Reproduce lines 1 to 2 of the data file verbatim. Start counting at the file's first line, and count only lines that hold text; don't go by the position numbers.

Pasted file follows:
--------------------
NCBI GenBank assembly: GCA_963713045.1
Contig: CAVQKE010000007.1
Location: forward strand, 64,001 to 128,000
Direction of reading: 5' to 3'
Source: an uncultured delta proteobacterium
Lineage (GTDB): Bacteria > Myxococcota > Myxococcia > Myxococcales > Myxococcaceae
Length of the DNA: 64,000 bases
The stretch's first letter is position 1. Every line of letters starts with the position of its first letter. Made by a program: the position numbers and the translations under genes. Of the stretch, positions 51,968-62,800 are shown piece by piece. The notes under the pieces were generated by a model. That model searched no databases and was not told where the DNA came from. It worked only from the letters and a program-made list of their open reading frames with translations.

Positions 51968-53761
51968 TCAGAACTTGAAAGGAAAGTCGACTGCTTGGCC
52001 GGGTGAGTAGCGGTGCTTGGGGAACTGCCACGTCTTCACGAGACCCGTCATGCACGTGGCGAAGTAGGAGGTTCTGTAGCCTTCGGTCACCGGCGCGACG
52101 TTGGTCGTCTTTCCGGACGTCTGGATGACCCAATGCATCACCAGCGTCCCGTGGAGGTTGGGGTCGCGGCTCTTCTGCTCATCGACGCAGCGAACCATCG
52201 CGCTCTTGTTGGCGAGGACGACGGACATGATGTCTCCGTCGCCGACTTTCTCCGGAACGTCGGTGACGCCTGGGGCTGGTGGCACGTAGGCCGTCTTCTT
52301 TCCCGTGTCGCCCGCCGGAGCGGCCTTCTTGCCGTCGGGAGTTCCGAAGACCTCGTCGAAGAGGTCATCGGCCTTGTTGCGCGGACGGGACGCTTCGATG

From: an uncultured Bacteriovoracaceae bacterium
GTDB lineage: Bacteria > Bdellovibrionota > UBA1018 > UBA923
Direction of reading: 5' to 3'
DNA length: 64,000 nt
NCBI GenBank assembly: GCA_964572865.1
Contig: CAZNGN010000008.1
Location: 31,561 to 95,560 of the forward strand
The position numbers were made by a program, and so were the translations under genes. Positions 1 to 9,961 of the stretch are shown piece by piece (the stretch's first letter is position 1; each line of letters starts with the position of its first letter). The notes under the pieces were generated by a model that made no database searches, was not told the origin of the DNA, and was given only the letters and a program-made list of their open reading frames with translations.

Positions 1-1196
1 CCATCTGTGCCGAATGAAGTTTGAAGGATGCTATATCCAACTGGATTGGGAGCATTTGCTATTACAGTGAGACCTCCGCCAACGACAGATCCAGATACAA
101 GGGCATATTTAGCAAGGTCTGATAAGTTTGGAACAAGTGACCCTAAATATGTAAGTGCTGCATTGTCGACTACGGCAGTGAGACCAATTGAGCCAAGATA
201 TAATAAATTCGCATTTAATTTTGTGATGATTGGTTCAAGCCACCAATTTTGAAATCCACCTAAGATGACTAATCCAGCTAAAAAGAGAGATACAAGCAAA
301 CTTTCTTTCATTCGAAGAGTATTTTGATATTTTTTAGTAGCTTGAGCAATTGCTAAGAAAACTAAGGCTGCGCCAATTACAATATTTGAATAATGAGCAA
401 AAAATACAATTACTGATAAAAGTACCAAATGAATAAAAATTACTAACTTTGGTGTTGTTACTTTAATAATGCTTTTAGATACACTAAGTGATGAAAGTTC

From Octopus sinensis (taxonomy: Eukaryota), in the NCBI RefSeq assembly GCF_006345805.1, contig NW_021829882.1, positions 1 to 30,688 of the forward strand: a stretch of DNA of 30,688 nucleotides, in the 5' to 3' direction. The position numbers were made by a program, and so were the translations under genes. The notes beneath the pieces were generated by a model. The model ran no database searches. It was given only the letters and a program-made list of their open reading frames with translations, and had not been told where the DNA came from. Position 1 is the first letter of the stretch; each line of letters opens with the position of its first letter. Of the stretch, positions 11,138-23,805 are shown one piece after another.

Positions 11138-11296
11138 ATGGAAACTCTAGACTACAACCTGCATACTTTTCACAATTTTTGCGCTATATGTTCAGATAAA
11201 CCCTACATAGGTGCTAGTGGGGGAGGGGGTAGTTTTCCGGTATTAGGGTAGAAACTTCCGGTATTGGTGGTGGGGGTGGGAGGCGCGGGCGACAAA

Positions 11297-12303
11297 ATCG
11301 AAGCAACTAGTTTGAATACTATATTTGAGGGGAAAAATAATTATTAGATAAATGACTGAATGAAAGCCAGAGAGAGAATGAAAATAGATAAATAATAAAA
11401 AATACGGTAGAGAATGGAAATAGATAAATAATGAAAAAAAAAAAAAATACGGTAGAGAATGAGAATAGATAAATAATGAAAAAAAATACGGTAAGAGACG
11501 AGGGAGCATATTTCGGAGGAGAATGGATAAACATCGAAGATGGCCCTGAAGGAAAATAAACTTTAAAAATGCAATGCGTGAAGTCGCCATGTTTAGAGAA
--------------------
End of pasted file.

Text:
NCBI GenBank assembly: GCA_963713045.1
Contig: CAVQKE010000007.1